Built-in rolling stand
Large work surface
Easy to operate
DeWalt is a nearly 100-year-old tool company with a reputation for durability and quality. I tested one of its core offerings, the DWE7491RS 10-Inch Jobsite Table Saw (which comes with a rolling stand) while rebuilding the deck on my Colorado home. Read on to see if the saw’s compact size and portable package got the job done.
Performance: Stable and efficient
With a maximum cut depth of 3.125 inches and a 32.5-inch rip capacity, the 10-inch blade of this DeWalt table saw handled all the relatively light-duty board ripping I needed from it, but I also tested it against a variety of plywood and other board sizes to assess its capability. The 15-amp motor is fairly standard for this contractor or job site level of table saw, and none of the boards I threw at it caused it to bind—good news, as binding is at best annoying and at worst dangerous.
Basic ripping of 5/4 deck boards—this saw’s primary task in my project—was a breeze, though I did have to employ a rolling stand (sold separately) to “catch” the long deck boards as I cut further through them.
Features: Built-in stand is a winner
The built-in stand sets this saw apart from competitors since it is actually quite stable out of the box and doesn’t require a custom stand or supports to combat vibration, which are often necessary with cheaper and lighter units. DeWalt sells a nearly identical saw with a less robust stand, and after viewing it in a big box store, I was glad to have this one.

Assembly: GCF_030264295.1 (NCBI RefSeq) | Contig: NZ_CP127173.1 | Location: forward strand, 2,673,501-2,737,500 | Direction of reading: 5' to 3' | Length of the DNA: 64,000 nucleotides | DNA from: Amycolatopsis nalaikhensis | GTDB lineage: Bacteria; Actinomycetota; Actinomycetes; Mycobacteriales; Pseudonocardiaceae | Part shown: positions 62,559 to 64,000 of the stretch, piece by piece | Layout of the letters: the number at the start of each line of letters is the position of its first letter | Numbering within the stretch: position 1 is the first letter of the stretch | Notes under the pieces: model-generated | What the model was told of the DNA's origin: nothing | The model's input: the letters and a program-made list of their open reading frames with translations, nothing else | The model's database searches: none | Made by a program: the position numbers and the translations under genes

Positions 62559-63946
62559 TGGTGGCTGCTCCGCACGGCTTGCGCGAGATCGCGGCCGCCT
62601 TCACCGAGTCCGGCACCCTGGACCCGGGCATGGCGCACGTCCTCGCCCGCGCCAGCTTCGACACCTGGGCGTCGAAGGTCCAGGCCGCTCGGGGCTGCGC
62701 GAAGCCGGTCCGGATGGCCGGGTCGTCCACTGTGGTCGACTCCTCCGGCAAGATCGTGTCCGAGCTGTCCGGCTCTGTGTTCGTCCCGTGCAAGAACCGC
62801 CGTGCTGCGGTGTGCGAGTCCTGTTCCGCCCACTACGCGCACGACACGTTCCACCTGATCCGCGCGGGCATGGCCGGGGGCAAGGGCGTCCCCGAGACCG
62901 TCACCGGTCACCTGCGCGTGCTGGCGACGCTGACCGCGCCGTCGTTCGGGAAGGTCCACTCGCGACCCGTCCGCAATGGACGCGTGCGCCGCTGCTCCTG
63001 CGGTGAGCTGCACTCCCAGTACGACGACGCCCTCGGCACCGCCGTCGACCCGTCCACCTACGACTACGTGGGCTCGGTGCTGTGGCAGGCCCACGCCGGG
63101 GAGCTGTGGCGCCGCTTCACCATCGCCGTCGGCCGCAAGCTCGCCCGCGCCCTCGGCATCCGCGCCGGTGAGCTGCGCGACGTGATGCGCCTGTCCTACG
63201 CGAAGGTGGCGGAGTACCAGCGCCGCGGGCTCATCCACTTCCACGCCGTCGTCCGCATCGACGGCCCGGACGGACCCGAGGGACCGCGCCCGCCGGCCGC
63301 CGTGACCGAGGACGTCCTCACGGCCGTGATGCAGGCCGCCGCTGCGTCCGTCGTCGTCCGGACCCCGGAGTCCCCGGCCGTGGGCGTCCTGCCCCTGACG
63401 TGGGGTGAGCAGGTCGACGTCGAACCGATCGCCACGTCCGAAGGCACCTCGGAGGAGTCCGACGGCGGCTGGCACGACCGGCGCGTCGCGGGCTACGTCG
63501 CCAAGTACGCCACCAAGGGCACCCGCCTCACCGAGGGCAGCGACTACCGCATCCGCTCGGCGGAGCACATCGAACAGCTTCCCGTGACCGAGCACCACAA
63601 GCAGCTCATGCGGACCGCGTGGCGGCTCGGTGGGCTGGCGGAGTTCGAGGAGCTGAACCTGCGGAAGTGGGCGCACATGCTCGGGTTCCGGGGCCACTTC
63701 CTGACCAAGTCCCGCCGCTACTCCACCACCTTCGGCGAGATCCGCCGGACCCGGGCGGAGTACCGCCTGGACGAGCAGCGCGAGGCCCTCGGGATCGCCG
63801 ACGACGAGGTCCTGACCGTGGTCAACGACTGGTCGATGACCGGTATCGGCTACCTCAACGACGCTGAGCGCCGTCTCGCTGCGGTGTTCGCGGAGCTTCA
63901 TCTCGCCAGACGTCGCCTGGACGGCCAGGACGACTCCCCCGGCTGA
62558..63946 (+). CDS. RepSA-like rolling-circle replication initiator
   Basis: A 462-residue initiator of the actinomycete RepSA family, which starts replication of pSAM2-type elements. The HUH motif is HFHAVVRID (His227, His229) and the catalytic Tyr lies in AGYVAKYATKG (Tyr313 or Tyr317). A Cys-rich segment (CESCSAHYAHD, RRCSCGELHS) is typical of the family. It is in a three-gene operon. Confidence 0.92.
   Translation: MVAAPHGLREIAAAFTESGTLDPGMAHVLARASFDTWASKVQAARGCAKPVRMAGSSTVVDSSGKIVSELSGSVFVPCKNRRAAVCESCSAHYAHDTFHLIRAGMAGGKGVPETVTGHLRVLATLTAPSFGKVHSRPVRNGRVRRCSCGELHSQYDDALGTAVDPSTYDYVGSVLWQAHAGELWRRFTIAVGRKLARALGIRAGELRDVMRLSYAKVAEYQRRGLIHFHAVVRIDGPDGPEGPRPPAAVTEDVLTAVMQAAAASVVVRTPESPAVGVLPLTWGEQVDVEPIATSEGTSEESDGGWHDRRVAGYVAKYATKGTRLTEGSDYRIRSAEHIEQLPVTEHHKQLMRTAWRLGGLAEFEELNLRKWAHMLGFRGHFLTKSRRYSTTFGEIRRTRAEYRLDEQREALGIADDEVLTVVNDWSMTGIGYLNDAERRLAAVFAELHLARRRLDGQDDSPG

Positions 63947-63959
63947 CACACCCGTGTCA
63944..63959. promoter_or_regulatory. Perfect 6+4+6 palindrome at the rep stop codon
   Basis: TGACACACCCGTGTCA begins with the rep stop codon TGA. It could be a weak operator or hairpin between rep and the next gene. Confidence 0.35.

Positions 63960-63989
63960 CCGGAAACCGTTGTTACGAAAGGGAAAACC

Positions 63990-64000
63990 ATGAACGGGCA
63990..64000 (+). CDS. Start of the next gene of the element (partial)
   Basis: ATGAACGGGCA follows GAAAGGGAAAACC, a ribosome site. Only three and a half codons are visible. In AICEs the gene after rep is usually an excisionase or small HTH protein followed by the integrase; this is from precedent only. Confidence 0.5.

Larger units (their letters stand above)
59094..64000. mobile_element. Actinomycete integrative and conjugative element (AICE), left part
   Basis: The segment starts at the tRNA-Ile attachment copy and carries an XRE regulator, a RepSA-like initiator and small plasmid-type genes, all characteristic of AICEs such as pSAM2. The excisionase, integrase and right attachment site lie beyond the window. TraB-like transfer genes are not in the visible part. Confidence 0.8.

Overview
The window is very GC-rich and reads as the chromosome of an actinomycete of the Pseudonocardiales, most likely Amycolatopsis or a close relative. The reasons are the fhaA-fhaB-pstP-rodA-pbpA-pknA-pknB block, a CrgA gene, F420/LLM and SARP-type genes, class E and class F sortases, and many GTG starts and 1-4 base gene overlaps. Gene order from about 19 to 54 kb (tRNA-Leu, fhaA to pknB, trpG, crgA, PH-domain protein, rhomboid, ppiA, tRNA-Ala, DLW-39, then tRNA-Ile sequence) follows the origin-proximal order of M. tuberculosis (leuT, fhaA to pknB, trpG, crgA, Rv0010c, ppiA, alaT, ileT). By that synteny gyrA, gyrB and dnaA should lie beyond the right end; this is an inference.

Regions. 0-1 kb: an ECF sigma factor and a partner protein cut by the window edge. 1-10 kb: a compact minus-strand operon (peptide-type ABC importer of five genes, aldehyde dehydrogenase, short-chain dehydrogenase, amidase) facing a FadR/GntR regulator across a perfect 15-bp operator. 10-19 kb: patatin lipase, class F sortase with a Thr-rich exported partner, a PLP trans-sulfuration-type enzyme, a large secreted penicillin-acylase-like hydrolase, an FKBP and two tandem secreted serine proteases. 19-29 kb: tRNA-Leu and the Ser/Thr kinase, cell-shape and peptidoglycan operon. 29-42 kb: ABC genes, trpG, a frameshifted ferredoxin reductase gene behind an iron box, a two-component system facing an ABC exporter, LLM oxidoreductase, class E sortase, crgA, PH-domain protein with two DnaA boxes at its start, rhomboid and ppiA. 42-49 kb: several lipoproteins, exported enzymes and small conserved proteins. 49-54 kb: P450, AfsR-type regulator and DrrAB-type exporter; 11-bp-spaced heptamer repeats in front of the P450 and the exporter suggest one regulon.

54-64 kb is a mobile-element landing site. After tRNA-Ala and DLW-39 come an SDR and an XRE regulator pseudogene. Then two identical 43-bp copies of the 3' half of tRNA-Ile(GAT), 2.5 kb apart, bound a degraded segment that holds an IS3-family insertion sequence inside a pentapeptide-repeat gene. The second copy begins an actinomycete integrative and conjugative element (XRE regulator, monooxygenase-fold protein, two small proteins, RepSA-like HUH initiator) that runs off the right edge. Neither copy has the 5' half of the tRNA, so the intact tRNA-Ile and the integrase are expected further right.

Basic ripping of 5/4 deck boards—this saw’s primary task in my project—was a breeze.
The built-in rack and pinion fence system, which acts as a guide for boards that runs parallel to the blade, adjusts by hand and is both easy to use and very accurate. I learned to trust the fence and its measurements once I got the saw set up, and it made my workflow faster knowing I didn’t have to measure everything four times to double-check the DeWalt.
As with many table saws, the included plastic miter gauge isn’t nearly as precise as the fence and so I made angled cuts on a miter saw. If you are hoping to use this saw in lieu of a miter saw, you’ll probably want to invest in a higher-quality third party miter gauge. You can also attach a vacuum to this saw’s dust collection port for easy cleaning.
It made my workflow faster knowing I didn’t have to measure everything four times to double-check the DeWalt.
Portability: Easy to move and store
Upon unboxing, I wasn’t sure how much I cared that the built-in stand for this saw had wheels, but, boy, did I ever use them. If weather rolled in, the saw folded up and rolled to shelter in the garage. This was extremely convenient since I did my cutting in the driveway and stored the saw in the garage overnight. This maneuverability might be less useful to you if you plan to use the saw primarily in your garage where you could build or buy a semi-permanent stand rather than use the fold-up stand of this model. There is also on-board storage for the power cord and the loose parts such as the miter gauge and guards, making it completely self-contained.
I wasn’t sure how much I cared that the built-in stand for this saw had wheels, but, boy, did I ever use them.